• I agree with what you've said, except that there could be a problem. Apple is, unfortunately, a public company. This means that perception can matter more than reality, if Apple isn't able to control the perception the way Jobs seemed able to do. So, if the mass of 'investors' don't see it the way you do, and instead the way the silly articles Rene mentions portray... the stock price will dip. This will hurt Apple to some extent. Also, unfortunately, the average shopper doesn't generally know enough to actually see the things you're mentioning as a reason to buy. They often look at specs, so a bit bigger screen (currently seen as a positive thing... though one wonders what happens when they hit 7"... not sure if I can do a roll-eyes smily), or more battery mAh, or more RAM, or more storage, etc. Never mind if all that battery, RAM, and storage is needed just to accommodate an inefficient design and OS. Yea, the market share game is especially annoying, but unfortunately, it gets played by both sides. It didn't matter, for decades, that the Mac only had 10-20% usage, it was the better choice. And, it doesn't matter if Samsung claims 90% or whatever, because we all know if you look at web stats, Apple still has the majority of ACTUAL IN USE devices. But, even if they didn't, that would be irrelevant which is better.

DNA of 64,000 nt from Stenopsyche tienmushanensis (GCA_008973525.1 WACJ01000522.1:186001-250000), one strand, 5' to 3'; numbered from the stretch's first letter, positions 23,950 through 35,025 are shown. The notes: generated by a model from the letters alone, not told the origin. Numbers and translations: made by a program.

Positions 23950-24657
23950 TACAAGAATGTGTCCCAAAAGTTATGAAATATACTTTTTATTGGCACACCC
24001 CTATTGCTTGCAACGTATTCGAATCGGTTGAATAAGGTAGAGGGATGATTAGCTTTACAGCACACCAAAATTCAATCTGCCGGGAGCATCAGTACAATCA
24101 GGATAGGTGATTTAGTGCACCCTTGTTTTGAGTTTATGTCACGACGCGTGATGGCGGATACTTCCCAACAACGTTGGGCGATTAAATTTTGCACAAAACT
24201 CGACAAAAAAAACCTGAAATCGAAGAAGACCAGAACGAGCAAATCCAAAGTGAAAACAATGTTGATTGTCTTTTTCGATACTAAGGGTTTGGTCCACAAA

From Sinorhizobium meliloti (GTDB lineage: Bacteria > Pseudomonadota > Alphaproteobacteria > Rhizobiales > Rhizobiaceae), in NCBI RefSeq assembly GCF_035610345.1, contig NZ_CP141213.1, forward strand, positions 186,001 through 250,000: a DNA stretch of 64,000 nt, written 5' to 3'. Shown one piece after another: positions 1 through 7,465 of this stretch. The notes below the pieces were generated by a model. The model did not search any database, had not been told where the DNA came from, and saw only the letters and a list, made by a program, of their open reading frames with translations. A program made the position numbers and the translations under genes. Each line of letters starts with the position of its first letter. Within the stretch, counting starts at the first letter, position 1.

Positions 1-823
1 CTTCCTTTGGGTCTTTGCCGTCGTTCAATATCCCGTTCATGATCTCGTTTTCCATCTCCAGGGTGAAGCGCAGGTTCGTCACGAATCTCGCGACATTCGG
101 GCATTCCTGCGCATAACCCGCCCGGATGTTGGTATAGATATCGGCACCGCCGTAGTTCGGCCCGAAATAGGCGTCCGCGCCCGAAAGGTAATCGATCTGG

• Of course the truth is in the middle. Apple isn't doomed. Doomed means kaput. Out of business. That isn't happening. But then again, they're not likely to release a product like the iphone that led to growth and insane profits from 2007-current. That involved a magic money machine in the form of carrier subsidies. As for innovation? TouchID just works. That's in a tock year and was pretty amazing to release in such scale. iOS was a constraint to larger screens in the past. Apple moved to a suitable aspect ratio with the iphone 5. And is poised now to be able to release bigger screened phones. That couldn't happen all at once. The iphone 5 was needed. This is a major advantage that android had that is about to be knocked down. Hardware and design is Apple's strength. My only real concern with Apple is wanting to see more from Apple's position as software and hardware maker. Things like icloud should be much better given Apple's control. I'm also not a fan of them releasing everything in the holidays. The marketing is all over the place with no focus.